One-to-one marketing and its implications for copywriters

In recent weeks, I’ve discussed why you need to adjust your copywriting’s personality to appeal to different audiences. It just comes with the territory.

Well, the rise of one-to-one marketing means the ability to mould your language and style to match your target market could soon be in greater demand.

What is one-to-one marketing?

With marketing budgets being dragged towards the guillotine, marketers are scrambling to deliver campaigns that provide a better return on investment.

The cost of mass, untargeted campaigns is becoming harder to justify, and annoying prospects with irrelevant messages is to be avoided when customer retention is so high on the agenda.

In order to improve their relevancy and appeal, marketing campaigns need to be personalised to match the preferences of each prospect. This can be achieved by capturing data on customers (e.g. with personalised URLs) and then using it to customise future campaigns.

Subsequent email and direct mail messages can then be delivered that feature the products and services a target has shown an interest in. Better one-to-one targeting in this way means campaigns can be more relevant, generate more sales and stave off a marketing budget’s execution.

So what has this got to do with copywriters?

As far as I’m aware, currently the main elements personalised within one-to-one campaigns are the name, images and products offered. However, as more data is added to the pile then future campaigns can be more finely tuned and personalised to match the profile of each customer.

With the personality of copy so important to marketing’s effectiveness, it’s not a wild leap of faith to envision the language of campaign’s being customised to appeal to the personality type of each prospect.

Different personality types (B2B buyers, the technically minded, service orientated etc) respond to different emotional triggers. So it would make sense to be able to adjust the copywriting of one-to-one marketing campaigns to match each segment.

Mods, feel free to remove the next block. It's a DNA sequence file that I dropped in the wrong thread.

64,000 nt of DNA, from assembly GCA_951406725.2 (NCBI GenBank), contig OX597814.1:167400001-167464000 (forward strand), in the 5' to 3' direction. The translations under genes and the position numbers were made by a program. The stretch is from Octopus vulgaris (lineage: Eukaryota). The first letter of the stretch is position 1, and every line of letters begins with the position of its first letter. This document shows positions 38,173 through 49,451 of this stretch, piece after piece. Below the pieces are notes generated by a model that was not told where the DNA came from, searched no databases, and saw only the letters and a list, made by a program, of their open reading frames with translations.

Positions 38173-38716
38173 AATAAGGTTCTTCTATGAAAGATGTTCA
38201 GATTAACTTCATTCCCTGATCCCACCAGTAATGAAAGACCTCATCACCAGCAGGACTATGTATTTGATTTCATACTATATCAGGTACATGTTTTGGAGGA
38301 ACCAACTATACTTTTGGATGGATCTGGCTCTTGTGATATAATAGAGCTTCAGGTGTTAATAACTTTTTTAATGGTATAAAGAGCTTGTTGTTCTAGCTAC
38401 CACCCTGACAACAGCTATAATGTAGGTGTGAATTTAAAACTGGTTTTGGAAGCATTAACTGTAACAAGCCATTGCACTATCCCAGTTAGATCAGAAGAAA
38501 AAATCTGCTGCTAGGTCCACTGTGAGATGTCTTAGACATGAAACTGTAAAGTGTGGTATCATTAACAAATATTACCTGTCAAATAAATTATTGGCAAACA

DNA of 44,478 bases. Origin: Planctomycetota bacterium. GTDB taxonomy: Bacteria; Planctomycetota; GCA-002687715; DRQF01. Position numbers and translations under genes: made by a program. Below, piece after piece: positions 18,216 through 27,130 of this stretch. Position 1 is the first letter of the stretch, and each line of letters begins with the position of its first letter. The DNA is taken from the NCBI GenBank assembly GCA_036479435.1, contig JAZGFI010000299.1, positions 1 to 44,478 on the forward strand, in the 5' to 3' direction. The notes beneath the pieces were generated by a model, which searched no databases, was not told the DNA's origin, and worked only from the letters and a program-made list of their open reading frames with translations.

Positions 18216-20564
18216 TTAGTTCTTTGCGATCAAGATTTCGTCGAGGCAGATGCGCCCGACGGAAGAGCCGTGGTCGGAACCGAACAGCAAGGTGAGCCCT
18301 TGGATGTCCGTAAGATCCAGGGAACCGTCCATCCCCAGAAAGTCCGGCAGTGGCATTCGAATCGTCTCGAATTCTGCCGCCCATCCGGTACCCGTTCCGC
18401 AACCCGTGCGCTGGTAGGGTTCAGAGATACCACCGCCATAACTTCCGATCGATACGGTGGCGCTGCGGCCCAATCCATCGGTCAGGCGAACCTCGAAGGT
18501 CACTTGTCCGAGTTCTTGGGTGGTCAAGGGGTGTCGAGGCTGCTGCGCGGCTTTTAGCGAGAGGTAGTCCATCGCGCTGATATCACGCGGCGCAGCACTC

Speculation, but worth considering

If your product is targeted at a wide cross section then delivering one-to-one marketing with copywriting customised to appeal to a particular profile type could reap rich rewards.

Pure speculation at this stage, but something worth ‘added value’ copywriters being aware of because the effectiveness of one-to-one marketing means it’s a strategy that’s set to grow.

5 thoughts on “One-to-one marketing and its implications for copywriters

  1. Hey Matt,

    Essentially what you are talking about is Customer Relationship Management, or CRM. At its heart is the ability to mine a database and make connections that might not necessarily be readily visible without graphs, etc. The whole idea is, as you say, to find out what a customer has purchased before, decide based on that what they might like, and then give them an offer they can’t refuse.

    The comparison I’ve used before is a grocery store. Say for example you find that an abnormally high number of people buy a certain cracker with a certain cheese. Obviously these people know something that not everyone does.

    What you do then is give everyone who shops at your store who buys that certain cracker, but *not* that certain cheese, a special offer on the cheese. You talk about how well they go together, why not try it yourself, here’s a coupon, etc.

    Obviously, you do the same with all the people who buy just the cheese and not the cracker.

    The idea of course is that these people will try the combination, and based on your statistics from other customers’ buying habits, they will probably like it. Suddenly you are selling more of that cheese and more of those crackers. Best of all, they will remember subconsciously or otherwise that they learned about the combination at your store, and will likely out of habit go out of their way to buy that combination there. This of course helps increase customer loyalty.

    You touched on it here: it cost a lot less to retain a current customer than find a new one. CRM is one way that you can help increase loyalty and increase the average spending of your customers. This isn’t completely greed-driven — the customers win too because the store is introducing them to new and better products, combinations, services, etc. they might not have known about otherwise.

    Everybody wins!


  2. Hi Graham,

    Thanks for taking the time to share your comment.

    Yes, I agree: using a database to drive CRM activity certainly seems to be the way forward. In fact, I’d say it should be top priority for improving the targeting of follow up marketing activity, particularly with the tracking now available.

    Lets just hope the value of well written words doesn’t get sidelined along the way.


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